Vitamin E is described as the “lightening rod” of the cell, allowing reactive molecules to strike the cell without damaging it. This is apparent in the case of skin, where vitamin E protects the skin from ultraviolet radiation. Vitamin E-rich foods, when taken, can directly travel to the skin cell membranes and protect the skin.

Vitamin E comes in the form of gels, capsules and oils. Oils and gels can be applied topically to help protect the skin and also for scars. Vitamin E contains alpha-tocopherol, either 100 % pure or mixed. Alpha-tocopherol in its natural form is powdery and thick. Hence, it is mixed with a carrier like olive oil. Vitamin E oil is processed from vegetable oils like corn, soya and canola through vacuum distillation. It is heavy and viscous.

Vitamin E oil has a shelf life of about two to three years. When exposed to air, it reacts with oxygen and hence becomes inactive, resulting in a reduced shelf life and potency. Similarly, exposure to extreme heat also reduces the shelf life. As such, vitamin E oil should be stored under well-protected conditions.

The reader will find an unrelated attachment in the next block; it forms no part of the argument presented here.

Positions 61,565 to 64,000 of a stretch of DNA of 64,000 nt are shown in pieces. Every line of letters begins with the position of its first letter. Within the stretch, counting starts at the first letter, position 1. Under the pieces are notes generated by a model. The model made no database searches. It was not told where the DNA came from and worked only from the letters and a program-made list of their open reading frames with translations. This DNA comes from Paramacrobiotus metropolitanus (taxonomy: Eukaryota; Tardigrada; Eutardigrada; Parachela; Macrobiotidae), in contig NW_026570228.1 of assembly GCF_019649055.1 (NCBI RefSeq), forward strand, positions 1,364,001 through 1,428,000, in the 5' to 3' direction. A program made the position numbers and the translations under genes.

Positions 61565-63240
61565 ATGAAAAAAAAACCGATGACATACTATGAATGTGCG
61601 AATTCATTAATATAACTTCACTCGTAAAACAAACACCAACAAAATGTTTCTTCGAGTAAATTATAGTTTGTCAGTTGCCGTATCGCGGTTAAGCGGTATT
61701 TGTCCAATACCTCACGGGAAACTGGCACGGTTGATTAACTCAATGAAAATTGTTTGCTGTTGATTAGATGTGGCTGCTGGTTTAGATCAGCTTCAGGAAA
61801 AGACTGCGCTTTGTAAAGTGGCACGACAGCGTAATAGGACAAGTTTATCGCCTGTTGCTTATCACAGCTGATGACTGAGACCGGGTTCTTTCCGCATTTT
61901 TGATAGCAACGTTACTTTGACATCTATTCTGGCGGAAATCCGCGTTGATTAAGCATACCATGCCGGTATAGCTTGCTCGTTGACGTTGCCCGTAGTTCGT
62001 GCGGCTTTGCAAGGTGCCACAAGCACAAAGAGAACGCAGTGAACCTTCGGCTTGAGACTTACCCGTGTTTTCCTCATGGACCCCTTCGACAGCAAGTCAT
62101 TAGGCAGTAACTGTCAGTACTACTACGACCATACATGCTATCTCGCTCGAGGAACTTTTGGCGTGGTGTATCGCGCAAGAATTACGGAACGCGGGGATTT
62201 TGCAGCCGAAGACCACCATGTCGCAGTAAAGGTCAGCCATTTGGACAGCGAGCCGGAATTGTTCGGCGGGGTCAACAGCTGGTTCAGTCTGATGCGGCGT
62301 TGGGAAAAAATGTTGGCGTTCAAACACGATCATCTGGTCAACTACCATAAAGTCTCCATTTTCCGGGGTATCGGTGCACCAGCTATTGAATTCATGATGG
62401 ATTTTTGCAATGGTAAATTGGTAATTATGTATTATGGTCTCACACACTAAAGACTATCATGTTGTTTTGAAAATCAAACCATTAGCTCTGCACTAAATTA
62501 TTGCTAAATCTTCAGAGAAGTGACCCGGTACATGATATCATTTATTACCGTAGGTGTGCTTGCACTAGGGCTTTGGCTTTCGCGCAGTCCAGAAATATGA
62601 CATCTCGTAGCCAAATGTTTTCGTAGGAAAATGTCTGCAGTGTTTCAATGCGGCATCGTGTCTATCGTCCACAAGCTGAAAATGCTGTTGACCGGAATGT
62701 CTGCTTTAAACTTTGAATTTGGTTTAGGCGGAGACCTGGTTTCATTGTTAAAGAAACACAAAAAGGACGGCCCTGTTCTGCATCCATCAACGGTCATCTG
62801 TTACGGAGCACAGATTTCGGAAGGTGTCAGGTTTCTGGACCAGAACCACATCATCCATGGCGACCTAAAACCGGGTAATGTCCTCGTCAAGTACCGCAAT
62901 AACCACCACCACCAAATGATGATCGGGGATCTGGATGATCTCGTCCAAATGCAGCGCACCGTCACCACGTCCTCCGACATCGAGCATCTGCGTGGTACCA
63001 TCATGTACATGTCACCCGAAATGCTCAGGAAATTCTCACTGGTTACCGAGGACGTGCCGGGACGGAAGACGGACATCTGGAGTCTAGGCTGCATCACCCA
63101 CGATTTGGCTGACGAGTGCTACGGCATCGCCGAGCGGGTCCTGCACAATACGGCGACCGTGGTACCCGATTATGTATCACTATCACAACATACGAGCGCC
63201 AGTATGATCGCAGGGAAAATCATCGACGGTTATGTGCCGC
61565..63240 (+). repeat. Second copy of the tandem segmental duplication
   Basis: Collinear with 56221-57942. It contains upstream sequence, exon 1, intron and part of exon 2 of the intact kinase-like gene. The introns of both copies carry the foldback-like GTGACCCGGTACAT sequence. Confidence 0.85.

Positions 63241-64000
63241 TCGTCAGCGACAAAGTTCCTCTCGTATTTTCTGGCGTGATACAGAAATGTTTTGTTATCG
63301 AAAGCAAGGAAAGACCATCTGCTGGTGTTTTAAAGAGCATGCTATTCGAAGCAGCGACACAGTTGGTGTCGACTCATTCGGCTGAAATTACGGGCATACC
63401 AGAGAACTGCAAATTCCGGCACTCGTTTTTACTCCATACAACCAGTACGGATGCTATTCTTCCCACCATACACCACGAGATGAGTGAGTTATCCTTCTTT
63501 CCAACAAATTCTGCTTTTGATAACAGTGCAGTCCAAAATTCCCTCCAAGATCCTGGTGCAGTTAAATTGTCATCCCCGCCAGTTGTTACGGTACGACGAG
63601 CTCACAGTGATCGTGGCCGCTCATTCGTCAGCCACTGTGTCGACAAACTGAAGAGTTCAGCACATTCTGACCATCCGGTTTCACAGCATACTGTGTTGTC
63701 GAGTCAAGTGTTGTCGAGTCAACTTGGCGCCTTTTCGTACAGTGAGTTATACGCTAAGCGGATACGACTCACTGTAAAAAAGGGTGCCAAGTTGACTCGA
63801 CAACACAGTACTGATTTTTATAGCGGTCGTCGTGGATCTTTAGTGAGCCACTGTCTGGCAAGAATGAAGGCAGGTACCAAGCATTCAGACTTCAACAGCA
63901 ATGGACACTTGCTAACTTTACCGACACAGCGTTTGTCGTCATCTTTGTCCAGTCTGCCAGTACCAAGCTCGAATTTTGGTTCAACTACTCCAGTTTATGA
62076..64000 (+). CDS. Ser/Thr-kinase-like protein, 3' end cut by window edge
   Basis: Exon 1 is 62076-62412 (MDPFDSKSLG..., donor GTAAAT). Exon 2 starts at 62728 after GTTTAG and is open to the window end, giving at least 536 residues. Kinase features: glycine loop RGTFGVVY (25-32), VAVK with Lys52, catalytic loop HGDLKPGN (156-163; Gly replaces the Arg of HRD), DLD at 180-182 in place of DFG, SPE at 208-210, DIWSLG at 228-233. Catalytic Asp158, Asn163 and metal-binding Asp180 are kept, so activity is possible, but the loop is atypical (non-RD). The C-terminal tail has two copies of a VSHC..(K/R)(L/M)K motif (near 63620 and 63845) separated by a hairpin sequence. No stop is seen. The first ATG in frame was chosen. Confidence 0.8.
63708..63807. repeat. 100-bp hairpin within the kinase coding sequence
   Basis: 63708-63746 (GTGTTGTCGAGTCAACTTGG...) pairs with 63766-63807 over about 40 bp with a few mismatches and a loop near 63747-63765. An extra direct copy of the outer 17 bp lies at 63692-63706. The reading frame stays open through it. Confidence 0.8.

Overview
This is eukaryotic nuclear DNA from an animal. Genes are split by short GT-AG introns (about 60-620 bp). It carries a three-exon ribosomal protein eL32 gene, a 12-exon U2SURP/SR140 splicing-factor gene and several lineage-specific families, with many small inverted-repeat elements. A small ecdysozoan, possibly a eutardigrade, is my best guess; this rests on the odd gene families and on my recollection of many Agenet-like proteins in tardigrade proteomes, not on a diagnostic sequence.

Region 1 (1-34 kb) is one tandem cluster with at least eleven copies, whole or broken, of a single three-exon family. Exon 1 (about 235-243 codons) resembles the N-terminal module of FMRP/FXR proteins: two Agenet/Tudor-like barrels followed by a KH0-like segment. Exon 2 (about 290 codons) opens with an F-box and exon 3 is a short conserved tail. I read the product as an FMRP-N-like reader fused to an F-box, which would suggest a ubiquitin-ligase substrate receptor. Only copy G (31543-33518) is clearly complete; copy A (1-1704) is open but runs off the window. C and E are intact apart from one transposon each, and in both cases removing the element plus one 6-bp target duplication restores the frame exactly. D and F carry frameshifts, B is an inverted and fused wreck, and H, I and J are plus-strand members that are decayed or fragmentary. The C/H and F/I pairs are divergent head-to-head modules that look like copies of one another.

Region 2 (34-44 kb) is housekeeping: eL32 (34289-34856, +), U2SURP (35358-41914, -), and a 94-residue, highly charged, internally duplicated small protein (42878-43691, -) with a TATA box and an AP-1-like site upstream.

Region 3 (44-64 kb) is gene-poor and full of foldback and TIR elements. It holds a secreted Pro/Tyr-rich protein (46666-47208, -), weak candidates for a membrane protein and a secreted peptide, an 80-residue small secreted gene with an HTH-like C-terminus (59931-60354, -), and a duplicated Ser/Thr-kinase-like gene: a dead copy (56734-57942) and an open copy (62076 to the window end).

Generally, manufacturers of vitamin E oil add ingredients like glycerides, and therefore, vitamin E content may be in the range of 18-20%. The IU value of the oil (International Units, 100 IU is equal to 67 mg for natural vitamin E and 45 mg for synthetic) may vary from manufacturer to manufacturer, depending on the type of tocopherol present and the percent in the oil. For instance, oil processed from soya will be rich in gamma-tocopherol.

Synthetically produced vitamin E oil comes in the form of esters of tocopherols, mostly acetates and succinates. The esters are more resistant to oxidation during storage than unesterified tocopherols. These are mainly used in pharmaceutical formulations and food formulations to fortify food. They are packed in soft gelatin capsules. The bioavailability of these esterified tocopherols is same as that of unesterified ones and is measured in IU.



Source by Kevin Stith